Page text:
Theresa explains how she’s able to get inside her clients’ heads: “We discuss goals, desires and lifestyle to understand the breadth of their project, and then we comb through photos, visit homes and generally spend time together to get a sense for their likes and dislikes. Personal belongings and experiences are incorporated into our design concept as well; our goals are to enhance our clients’ living and working environment.”

As she shows her home, Mary generously shares tidbits about herself; she loves dumplings and “American Idol,” and she spent time in China developing a deep respect and love for its people. An Indonesian wooden birdcage, elaborately shaped like a mosque, sits empty because although she loved the cage itself, she says, “Birds should never be confined.” An antique engraved cabinet that once stored ancient scrolls stands mysteriously in one hall, while Cambodian puppets and Asian clay figurines regularly appear throughout the home.

She and Brad moved to Alaska shortly after their nuptials; two of their kids were born there, with a third born in Texas. These two states alternated as home for a decade. Brad is a petroleum engineer, and Mary’s a CPA. Both stem from a long line of engineers in the oil business, so they are accustomed to traveling and “following the oil.” Together, they spent significant time in China, Indonesia and Africa, to name just a few of the exotic locales. In fact, much of the home’s design is influenced by their Southeast Asia visits.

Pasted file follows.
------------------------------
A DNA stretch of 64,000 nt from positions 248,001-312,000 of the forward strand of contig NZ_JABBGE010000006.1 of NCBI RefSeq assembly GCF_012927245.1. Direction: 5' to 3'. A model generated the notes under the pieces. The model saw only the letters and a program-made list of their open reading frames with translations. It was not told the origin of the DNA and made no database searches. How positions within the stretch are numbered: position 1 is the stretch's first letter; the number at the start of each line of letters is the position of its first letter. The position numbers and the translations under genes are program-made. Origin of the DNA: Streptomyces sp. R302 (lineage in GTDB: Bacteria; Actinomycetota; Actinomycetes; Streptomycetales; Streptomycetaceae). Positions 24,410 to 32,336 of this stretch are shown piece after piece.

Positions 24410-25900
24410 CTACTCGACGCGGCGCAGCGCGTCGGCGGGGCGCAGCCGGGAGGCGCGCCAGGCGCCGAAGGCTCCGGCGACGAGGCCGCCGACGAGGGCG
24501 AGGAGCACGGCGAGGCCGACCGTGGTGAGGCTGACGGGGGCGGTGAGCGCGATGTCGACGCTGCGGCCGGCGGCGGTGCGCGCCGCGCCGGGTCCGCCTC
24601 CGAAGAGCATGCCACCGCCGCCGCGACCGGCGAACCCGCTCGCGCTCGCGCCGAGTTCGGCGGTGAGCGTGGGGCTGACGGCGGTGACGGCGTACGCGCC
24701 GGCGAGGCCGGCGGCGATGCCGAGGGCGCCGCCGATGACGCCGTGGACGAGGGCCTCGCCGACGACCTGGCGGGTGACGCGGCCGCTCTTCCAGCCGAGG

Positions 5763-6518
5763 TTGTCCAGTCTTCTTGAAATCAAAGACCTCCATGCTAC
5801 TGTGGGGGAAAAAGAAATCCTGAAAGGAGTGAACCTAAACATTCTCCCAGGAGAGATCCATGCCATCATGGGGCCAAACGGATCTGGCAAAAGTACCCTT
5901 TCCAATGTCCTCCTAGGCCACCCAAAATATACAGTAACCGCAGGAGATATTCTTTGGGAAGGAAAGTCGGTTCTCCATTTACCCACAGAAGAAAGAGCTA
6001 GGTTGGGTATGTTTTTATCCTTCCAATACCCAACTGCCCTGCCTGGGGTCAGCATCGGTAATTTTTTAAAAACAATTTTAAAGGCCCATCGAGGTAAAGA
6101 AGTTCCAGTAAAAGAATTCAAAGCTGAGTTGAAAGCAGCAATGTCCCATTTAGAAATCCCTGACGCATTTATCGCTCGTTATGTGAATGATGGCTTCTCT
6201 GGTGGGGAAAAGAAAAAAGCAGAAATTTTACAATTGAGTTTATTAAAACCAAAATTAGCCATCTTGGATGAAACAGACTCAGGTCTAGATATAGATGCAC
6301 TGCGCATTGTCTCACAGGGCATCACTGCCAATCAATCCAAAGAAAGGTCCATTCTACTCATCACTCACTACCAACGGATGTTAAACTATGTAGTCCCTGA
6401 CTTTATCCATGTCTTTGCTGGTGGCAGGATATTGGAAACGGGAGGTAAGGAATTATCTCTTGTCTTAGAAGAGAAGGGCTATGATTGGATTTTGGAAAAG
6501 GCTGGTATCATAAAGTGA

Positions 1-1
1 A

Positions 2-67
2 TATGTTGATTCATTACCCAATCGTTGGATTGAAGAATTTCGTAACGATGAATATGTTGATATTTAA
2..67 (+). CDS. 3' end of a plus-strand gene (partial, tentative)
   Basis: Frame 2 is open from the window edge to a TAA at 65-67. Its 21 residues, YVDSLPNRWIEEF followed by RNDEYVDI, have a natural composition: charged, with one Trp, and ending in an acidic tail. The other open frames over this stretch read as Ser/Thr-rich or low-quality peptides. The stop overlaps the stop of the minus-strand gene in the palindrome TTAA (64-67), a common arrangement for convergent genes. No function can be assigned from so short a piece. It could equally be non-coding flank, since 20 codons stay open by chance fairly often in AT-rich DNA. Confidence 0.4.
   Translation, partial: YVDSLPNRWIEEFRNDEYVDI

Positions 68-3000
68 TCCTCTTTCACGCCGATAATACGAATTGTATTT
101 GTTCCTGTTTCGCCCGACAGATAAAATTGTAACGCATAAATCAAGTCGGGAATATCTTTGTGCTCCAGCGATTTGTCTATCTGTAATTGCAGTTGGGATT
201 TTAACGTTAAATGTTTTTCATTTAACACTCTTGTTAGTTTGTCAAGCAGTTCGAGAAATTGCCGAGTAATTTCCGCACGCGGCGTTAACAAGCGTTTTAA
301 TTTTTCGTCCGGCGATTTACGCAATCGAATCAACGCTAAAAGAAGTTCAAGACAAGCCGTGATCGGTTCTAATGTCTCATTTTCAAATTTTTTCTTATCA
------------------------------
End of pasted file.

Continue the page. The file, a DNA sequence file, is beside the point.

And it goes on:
Their love for reading manifested into a two-level library: A metal and wood spiral staircase bursts through the ceiling, where tall bookshelves line the walls, and wooden ladders roll along to aid in book retrieval. There’s an airy opening to the room below, which invites readers to lounge in plush armchairs with dual ottomans facing the fireplace. Classics, popular fiction, dog-eared travel guides and thick reference materials line the multiple shelves, and a well-preserved kids’ collection confirms that they passed this love onto their kids; the most endearing is the Golden Book series, their shiny bindings wrinkled with use.

Brad’s life as an engineer keeps him away from home more than he’d like; last spring he worked for months near the Mediterranean Sea, in north Africa’s Tunisia.

“I miss my wife the most, but what I miss about our home is the combination of the mountain setting and the picturesque feel, with the colors, stone and timbers,” Brad says, explaining what he yearns for when he’s homesick. “The Asian furnishings add a subtle flair to the decor, and I like the fact that our home doesn’t overwhelm you with its size.” The living area of the home is 4,275 square feet.

Though they have lived in the house for almost three years, they continuously marvel at how pleased they are. How do they attribute this satisfaction? “Have a clear idea of what you want, and then bring the right people in to help you turn your ideas into reality,” Brad says.

Boxwell Builders was instrumental to this end, helping the owners achieve a realistic budget and scope of work, which adds fluidity to the entire project. “We take extra time to educate the owner on the building process and systems to eliminate any surprises, emphasizing quality and attention to detail,” says Dave Clingman, project manager and designer for Boxwell Construction. “It is so fun to share the excitement of dreams being built, and becoming friends through it all.”

As far as design regrets, Brad doesn’t seem to have any serious ones. “I gave my wife a bad time about the size of her closet and still do,” says Brad, with a laugh. “But now I wish I had one that size!”